What do Cyprus and Israel have in common? My most recent visit included delivering a talk at Nicosia University and meetings with senior diplomats and journalists. After several trips and dozens of conversations, it seems that the most remarkable harmony between the two societies lies in the grim determination that they will not be this generation’s Czechoslovakia. In the 1930s Czechoslovakia was dismembered by the great powers of Europe. The Munich Pact illustrated the futility of appeasing dictators. It remains to this day the tragic illustration of what can be done to a tiny independent state that does not effectively defend itself.
Both Israel and Cyprus live in a tough, unforgiving neighborhood that is swiftly evolving with the rise of Muslim Brotherhood dominated regimes. As small states with powerful enemies, both know that they are potentially only one decision away from national catastrophe. Greek Cypriots learned this the hard way when a group of “paleo-nationalists” led the misbegotten coup against the country’s first president, Archbishop Makarios, in 1974. The coup led to the Turkish invasion and de facto division of the island.
Israel and Cyprus share the experience of having few cards to play but playing them with success. In 1974 few would have imagined that Cyprus could stabilize itself in the face of the overwhelming power of Turkey, and go on to become a full member of the EU. IN 1948 few predicted Israel, facing seemingly insurmountable obstacles, would overcoming them, going from an undeveloped newborn country to the powerhouse we know today.
Cyprus and Israel have complex history regarding each other. Cyprus spent decades as a member of the Nonaligned Movement, the bloc of developing nations that was notoriously unfriendly toward the Jewish State. It has a long history of excellent relations with the Arab states of the region. This strategy has not disappeared. Recently Cyprus joined with a number of other EU states to vote in favor of admitting Palestine to UNESCO. Israel’s closest relationship in the region was with the Cypriots’ archenemy Turkey, until Prime Minister Erdogan dismantled it. In short, until recently these two small states pursued unlinked and sometimes un-neighborly policies in order to protect their respective interests as they understood them. But the region changed. The Erdogan government’s disruption of the Israeli-Turkish relationship came at roughly the same time as discoveries of large fields of oil and gas in the Mediterranean Sea between Cyprus and the Jewish State. At the same time, the Greek and Israeli governments entered a period of growing cooperation. Greece and Cyprus enjoy extremely close relations. All three country’s leaderships realize that a strong Israel-Cyprus-Greece strategic, economic and diplomatic alignment makes great sense.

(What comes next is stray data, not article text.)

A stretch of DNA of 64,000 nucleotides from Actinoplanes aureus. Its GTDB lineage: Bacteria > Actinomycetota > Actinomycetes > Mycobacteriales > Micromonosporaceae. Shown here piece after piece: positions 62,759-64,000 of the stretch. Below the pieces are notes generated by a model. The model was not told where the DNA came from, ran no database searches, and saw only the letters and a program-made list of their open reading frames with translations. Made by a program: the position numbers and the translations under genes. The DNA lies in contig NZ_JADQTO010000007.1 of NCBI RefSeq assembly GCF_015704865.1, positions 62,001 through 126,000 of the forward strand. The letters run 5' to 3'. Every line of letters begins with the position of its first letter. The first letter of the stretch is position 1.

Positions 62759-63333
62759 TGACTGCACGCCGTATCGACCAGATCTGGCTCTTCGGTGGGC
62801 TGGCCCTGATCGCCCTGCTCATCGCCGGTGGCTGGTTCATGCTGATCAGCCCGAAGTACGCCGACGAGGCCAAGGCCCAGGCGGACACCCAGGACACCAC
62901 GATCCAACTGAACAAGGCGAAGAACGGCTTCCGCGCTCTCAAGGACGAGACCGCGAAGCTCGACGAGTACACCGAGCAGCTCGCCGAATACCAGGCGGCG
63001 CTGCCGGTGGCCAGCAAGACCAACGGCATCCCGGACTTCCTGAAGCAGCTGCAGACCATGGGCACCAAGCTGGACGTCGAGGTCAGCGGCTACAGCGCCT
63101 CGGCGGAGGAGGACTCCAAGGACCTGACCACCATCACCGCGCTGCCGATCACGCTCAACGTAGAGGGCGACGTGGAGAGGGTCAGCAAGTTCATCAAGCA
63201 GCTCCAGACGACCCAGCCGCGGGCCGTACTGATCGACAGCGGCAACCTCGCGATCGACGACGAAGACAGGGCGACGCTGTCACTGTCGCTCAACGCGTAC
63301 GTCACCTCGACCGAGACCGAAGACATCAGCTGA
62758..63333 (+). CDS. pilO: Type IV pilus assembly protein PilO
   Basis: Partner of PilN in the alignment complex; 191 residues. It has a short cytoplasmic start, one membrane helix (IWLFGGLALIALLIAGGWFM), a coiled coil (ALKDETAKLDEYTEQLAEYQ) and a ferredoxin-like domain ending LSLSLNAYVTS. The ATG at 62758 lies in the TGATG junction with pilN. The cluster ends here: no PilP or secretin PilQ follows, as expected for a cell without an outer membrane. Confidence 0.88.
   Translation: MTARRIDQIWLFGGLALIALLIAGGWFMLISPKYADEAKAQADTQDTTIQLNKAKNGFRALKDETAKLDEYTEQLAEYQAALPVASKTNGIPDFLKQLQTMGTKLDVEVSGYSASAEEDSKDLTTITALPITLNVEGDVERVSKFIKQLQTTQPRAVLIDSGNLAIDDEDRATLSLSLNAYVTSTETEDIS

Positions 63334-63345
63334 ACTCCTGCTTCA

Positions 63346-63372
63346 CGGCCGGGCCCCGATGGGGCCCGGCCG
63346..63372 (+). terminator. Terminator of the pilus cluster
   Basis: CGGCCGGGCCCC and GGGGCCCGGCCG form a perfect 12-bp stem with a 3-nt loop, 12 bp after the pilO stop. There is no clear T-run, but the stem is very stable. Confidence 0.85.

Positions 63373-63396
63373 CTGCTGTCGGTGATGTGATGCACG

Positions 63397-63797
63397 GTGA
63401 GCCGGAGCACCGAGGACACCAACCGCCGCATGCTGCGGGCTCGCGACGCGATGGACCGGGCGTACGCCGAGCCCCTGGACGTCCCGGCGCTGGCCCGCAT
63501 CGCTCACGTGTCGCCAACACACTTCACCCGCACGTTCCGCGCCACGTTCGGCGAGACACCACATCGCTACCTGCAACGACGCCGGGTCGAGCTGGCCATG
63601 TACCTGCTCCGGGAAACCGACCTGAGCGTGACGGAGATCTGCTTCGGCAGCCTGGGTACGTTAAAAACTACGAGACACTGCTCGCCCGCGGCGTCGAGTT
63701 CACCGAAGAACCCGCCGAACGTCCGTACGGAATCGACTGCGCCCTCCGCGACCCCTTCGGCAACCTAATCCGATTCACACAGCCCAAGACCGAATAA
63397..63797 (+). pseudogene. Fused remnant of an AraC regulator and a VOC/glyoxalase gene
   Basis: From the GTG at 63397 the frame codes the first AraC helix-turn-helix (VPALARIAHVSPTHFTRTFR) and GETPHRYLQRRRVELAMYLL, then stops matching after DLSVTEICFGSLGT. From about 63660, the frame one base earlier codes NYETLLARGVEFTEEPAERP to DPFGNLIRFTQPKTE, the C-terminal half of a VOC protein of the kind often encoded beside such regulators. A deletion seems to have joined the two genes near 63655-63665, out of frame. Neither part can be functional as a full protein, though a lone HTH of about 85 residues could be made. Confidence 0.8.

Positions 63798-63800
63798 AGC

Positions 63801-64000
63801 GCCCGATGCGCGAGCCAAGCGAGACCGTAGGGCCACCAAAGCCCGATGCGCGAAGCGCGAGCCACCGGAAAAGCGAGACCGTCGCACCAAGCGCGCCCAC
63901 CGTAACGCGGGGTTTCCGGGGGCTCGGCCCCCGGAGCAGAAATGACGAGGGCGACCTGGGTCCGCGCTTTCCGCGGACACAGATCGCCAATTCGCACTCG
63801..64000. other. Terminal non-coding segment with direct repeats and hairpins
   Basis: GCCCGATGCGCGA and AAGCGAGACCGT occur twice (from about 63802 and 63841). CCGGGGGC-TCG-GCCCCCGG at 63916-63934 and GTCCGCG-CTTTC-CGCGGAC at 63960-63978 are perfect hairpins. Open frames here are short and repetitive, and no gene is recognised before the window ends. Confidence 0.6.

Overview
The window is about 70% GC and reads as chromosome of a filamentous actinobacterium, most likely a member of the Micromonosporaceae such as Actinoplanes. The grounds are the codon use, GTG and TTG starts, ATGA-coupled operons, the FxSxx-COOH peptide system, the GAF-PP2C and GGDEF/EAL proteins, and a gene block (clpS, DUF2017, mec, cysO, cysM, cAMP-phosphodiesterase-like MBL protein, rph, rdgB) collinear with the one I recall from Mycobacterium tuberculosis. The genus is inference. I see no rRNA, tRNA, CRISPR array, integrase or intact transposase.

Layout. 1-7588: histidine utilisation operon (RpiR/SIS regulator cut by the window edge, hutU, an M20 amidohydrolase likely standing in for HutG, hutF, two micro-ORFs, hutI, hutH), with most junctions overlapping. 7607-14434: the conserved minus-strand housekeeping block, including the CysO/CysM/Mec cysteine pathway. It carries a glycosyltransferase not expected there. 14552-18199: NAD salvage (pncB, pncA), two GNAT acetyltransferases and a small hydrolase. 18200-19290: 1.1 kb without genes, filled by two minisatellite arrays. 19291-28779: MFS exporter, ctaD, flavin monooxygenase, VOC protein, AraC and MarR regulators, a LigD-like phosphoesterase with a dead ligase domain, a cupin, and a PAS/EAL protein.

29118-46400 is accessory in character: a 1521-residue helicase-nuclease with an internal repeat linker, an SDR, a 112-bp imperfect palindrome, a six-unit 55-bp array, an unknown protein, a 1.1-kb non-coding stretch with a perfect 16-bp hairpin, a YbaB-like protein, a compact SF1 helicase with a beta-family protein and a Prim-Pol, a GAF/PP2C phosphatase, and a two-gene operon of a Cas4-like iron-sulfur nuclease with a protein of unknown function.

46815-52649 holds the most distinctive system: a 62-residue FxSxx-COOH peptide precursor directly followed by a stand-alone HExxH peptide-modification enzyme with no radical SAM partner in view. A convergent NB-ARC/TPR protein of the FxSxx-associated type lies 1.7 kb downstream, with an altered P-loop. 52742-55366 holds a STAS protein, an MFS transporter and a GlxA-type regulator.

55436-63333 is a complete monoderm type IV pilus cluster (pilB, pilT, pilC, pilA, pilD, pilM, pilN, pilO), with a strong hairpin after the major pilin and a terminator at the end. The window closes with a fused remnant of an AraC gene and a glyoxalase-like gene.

However, as Cyprus and Israel reach out to build that relationship, the change in policy will require a deeper change in orientation toward each other and perhaps toward the region. This is a difficult process that needs to take place not only in the political echelon and public opinion (where strong anecdotal evidence suggests it is gaining ground) but also among the diplomatic and security elites. In both countries the security elites continue to focus on Turkey in a way that can tilt decision making. For the Cypriots, there is aversion to taking steps that may directly or indirectly strengthen Turkey’s relationships in the region. For Israelis, there is still a hope in the hearts of some that the relationship with Turkey can somehow be revived. Here is the part of the process of change that cannot be rushed if it is to be done effectively.
To be sure, the Cyprus-Israel relationship is moving forward at a quick clip, helped along by the shared perception that major powers lean toward Turkey to the detriment of both countries and coupled with the shared determination to avoid a Czechoslovak fate. The political class in both countries naturally wants to “show results,” moving quickly to get headlines by signing agreements.
Israelis hope Cyprus can be a friend in the EU and international organizations, a partner in the development of the gas fields and an opening in the wall of hostility surrounding her. Cypriots hope that Israel will strengthen the island in its ongoing confrontation with the Turks and partner in developing the gas fields. They see benefit to hitching their wagon to the star of the Israeli economy. Ideally, Cypriots would like to achieve this without sacrificing their relationship with the Arab world.
Both sides bring legitimate hopes to the relationship but the pace may be too fast. With the Cypriot vote on Palestine at UNESCO, we saw that there is a danger of failure to clarify each side’s expectations. Mutual disappointment over unrealistic hopes could endanger the whole effort. Build slowly and build solid.
Ed Rettig directs AJC Jerusalem, the Israel office of American Jewish Committee